The trailer for the final film in the Hobbit trilogy has finally been released, and to paraphrase Thorin Oakenshield, I’ve never been so torn about something in all my life.
Spoilers ahead for those of you who haven’t read a 75-year-old book.
The trailer itself doesn’t seem to hint that the film will be bad, but a kickass trailer-editing team and a great song can do wonders to mask the mediocrity of the actual product. (I’m looking at you so hard right now, Guardians of the Galaxy.) Fans of the original LotR trilogy are bound to have a visceral emotional response when they hear Billy Boyd start singing that damnably tragic song, and together with the lines and visuals they chose to include, this trailer is like a recipe for my tears. I guess at least they’re not suggesting that the film’s going to have a happy ending.
I have been deeply conflicted about the Hobbit series since the release of the first movie. While the casting and imagery were beautifully on point, the money-grubbing decision to split the single book into three three-hour films always sat wrong with me before I even watched the first movie. And while I certainly don’t begrudge Peter Jackson all the extra material he included—I was glad for Tauriel’s presence, and I’m always happy to see more Galadriel on my screen, and I’m interested to see what will happen with the Necromancer in this film—I was downright distressed when I realized that both of the first two movies could have been easily shortened by an hour or more by cutting extraneous or non-canon chase scenes.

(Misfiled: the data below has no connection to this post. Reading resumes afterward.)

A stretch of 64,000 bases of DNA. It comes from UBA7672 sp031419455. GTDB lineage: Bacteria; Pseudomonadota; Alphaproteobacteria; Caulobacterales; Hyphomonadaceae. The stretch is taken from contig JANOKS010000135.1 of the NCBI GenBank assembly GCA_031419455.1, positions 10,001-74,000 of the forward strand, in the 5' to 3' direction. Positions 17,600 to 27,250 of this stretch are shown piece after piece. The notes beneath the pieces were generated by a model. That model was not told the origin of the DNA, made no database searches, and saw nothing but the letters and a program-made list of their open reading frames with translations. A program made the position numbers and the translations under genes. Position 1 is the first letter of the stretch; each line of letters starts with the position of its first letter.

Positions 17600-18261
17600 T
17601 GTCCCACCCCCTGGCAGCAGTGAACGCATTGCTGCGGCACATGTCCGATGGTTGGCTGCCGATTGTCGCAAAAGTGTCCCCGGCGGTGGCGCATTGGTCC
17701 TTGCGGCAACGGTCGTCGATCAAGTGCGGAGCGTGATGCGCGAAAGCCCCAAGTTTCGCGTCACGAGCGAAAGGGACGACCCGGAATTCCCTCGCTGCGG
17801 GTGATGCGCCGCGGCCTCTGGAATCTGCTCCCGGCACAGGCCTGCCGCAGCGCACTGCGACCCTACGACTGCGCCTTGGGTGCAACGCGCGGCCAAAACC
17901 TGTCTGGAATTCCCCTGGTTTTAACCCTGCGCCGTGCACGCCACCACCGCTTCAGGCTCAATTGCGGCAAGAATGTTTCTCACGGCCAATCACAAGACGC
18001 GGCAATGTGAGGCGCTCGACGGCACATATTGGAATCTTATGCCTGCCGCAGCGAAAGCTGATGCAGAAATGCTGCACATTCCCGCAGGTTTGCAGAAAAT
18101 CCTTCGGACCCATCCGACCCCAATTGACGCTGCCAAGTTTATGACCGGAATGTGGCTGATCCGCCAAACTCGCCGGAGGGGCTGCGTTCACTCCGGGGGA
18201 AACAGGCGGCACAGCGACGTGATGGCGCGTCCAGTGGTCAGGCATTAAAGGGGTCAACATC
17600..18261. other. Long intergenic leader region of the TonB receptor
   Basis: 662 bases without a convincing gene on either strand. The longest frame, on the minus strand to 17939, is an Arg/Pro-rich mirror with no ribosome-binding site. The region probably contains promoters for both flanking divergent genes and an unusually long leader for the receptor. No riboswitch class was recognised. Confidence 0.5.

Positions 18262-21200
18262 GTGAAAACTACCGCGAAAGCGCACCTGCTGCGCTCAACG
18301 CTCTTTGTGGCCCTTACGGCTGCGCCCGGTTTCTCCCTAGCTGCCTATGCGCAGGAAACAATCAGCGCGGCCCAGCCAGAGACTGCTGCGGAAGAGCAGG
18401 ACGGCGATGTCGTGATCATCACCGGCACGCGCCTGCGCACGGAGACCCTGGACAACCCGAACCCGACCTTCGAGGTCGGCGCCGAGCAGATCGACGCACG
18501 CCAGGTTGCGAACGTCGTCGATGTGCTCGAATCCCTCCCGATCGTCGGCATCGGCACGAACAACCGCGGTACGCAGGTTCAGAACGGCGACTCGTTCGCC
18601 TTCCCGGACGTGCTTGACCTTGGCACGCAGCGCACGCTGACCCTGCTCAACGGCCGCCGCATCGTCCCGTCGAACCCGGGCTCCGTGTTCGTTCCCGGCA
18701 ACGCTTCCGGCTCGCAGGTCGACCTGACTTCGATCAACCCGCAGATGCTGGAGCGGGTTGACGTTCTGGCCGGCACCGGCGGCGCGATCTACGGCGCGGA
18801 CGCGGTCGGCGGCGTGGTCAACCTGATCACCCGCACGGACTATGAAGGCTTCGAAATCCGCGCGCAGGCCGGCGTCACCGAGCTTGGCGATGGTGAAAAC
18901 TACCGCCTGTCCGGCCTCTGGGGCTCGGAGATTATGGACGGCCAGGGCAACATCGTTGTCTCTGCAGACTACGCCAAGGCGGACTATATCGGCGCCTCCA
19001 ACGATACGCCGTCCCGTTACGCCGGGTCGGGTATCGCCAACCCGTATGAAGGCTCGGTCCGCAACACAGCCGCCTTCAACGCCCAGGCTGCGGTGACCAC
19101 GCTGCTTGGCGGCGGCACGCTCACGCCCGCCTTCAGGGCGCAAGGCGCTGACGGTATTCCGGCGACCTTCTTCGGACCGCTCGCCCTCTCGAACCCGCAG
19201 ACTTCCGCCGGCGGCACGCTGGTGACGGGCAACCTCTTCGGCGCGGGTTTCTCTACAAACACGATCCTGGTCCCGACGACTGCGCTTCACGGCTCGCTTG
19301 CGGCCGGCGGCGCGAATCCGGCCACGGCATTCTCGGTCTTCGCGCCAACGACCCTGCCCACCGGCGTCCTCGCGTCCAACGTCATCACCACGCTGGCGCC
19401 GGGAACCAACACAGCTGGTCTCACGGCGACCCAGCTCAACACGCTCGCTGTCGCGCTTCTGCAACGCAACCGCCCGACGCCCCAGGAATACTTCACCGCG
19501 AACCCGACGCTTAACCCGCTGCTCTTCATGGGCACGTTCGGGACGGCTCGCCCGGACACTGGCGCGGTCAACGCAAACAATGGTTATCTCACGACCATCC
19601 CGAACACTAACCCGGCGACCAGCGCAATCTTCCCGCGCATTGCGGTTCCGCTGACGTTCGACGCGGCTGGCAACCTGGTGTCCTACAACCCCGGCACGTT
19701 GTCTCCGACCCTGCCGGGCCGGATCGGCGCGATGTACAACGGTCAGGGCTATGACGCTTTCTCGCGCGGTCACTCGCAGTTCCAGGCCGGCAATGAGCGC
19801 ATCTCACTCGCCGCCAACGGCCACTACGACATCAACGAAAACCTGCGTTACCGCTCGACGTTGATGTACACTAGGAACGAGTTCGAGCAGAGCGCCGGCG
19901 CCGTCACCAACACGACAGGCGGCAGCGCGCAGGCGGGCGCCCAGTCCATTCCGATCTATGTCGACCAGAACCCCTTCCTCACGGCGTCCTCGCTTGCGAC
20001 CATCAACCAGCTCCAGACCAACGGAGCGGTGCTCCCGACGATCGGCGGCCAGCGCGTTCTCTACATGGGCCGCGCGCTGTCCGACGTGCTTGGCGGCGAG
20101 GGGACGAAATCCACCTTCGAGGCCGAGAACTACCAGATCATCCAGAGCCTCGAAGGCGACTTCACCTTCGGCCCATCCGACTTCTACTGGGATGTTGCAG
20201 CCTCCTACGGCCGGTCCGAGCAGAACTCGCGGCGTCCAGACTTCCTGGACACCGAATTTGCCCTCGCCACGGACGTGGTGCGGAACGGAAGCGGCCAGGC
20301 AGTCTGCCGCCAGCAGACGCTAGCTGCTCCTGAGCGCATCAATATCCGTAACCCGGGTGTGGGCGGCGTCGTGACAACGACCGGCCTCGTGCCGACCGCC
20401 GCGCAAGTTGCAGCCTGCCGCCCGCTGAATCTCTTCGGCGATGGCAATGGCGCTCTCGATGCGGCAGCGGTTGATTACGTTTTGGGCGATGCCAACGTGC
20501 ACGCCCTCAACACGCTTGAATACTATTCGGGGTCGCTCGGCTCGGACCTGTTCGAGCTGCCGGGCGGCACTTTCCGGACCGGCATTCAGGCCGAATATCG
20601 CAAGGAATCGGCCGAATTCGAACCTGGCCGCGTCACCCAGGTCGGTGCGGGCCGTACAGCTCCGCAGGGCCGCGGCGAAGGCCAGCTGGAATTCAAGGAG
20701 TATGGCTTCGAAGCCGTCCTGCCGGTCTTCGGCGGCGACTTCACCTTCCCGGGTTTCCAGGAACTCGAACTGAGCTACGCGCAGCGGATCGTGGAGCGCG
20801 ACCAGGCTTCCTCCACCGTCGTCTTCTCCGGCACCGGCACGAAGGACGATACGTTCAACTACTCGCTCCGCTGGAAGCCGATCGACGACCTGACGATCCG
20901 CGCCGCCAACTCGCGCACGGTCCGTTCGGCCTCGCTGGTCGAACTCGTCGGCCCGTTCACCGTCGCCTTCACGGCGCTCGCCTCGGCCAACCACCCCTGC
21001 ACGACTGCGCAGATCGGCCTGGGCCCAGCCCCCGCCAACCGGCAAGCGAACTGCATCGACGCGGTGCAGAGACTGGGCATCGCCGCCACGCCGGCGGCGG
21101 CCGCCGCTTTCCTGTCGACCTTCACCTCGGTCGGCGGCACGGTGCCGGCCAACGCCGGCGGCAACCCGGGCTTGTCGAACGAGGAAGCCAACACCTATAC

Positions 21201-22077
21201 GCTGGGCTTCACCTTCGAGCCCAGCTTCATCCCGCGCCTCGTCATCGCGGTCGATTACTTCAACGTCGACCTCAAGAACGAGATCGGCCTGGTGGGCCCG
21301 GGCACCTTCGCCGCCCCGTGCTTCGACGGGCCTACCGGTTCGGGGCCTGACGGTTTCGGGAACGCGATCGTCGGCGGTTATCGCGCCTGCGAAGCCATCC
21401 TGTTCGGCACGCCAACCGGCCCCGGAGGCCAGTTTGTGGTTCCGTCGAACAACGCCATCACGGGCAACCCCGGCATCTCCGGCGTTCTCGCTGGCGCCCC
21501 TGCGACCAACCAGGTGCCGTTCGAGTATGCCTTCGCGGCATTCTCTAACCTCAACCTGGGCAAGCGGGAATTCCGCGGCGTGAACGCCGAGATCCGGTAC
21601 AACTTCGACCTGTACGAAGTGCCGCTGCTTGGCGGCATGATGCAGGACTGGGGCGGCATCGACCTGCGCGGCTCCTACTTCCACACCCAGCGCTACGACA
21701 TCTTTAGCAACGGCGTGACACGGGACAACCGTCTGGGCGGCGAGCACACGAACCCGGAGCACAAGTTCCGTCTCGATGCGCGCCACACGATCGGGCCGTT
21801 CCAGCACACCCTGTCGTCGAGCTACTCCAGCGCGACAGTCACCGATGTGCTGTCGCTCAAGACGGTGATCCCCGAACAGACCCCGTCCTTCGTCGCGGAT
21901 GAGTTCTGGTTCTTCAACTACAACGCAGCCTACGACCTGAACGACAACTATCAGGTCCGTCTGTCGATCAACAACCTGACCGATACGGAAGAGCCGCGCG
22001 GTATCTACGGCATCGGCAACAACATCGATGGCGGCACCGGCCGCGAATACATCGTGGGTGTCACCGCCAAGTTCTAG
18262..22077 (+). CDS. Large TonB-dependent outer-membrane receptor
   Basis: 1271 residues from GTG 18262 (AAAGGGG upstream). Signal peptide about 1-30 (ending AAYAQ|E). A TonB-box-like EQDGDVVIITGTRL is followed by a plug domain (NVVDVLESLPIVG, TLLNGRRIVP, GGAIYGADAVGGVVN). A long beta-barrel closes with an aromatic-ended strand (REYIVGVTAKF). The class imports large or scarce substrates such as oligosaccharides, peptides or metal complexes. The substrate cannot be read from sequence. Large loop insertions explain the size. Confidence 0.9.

And yet I’m torn, because I love this world and these characters. I (generally) love the movies’ adaptation of them, and the unique attributes the films have given characters who were little more than a name on a page beforehand. I love being a part of the Tolkien fandom, and I spent several hours avoiding this trailer after it came out because I knew it was going to make me sad. I don’t want to see Thorin go mad with greed and die tragically. I don’t want to watch Fili and Kili die, and, more cynically, I’m afraid of what the film is going to do to Tauriel to excuse her not being in the LotR trilogy.
Basically, I’m experiencing what I’m going to call Revenge of the Sith dissonance: I know that this movie is going to necessarily include a lot of death and tragedy because it’s required to round out the canon. I also know that the movie will probably end up being objectively bad and far too long. Nevertheless, I will eagerly see the film on its release date and cry honest, inconsolable, childlike tears at the deaths of my faves.